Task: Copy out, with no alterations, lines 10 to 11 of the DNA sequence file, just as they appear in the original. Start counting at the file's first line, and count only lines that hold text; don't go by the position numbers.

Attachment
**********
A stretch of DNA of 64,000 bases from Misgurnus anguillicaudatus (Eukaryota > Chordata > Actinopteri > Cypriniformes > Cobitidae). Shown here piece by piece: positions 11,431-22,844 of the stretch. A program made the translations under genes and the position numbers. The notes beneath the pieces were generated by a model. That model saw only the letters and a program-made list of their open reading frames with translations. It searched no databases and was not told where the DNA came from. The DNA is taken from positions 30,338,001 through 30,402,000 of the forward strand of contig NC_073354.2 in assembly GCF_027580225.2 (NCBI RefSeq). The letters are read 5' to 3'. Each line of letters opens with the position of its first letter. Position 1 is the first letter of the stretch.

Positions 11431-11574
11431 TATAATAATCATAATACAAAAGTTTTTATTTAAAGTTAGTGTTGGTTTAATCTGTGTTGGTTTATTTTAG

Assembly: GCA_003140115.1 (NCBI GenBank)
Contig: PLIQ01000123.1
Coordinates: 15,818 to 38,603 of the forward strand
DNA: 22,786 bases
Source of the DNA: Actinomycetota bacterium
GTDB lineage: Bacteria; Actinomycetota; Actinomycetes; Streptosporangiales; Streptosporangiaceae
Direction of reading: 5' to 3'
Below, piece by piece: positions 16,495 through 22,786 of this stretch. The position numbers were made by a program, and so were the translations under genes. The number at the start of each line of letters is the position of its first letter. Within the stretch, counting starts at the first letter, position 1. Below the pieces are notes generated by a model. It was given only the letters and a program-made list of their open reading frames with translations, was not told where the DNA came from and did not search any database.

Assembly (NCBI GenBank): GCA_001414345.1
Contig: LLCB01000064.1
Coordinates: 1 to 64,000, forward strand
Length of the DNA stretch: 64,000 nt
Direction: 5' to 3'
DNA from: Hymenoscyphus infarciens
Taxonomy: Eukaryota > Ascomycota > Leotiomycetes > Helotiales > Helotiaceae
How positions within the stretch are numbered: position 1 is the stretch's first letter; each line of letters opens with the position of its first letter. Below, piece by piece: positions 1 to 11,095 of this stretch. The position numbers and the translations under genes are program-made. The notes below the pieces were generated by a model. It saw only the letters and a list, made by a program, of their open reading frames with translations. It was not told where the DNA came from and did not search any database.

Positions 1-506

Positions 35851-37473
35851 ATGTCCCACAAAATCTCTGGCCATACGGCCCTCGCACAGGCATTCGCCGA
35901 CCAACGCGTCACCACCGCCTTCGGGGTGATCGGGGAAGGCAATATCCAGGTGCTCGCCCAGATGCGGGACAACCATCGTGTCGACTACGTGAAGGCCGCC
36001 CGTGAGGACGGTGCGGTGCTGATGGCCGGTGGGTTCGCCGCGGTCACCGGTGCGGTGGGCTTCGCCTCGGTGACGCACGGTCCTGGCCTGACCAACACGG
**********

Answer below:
Direction of reading: 5' to 3'
Below, piece by piece: positions 16,495 through 22,786 of this stretch. The position numbers were made by a program, and so were the translations under genes. The number at the start of each line of letters is the position of its first letter. Within the stretch, counting starts at the first letter, position 1. Below the pieces are notes generated by a model. It was given only the letters and a program-made list of their open reading frames with translations, was not told where the DNA came from and did not search any database.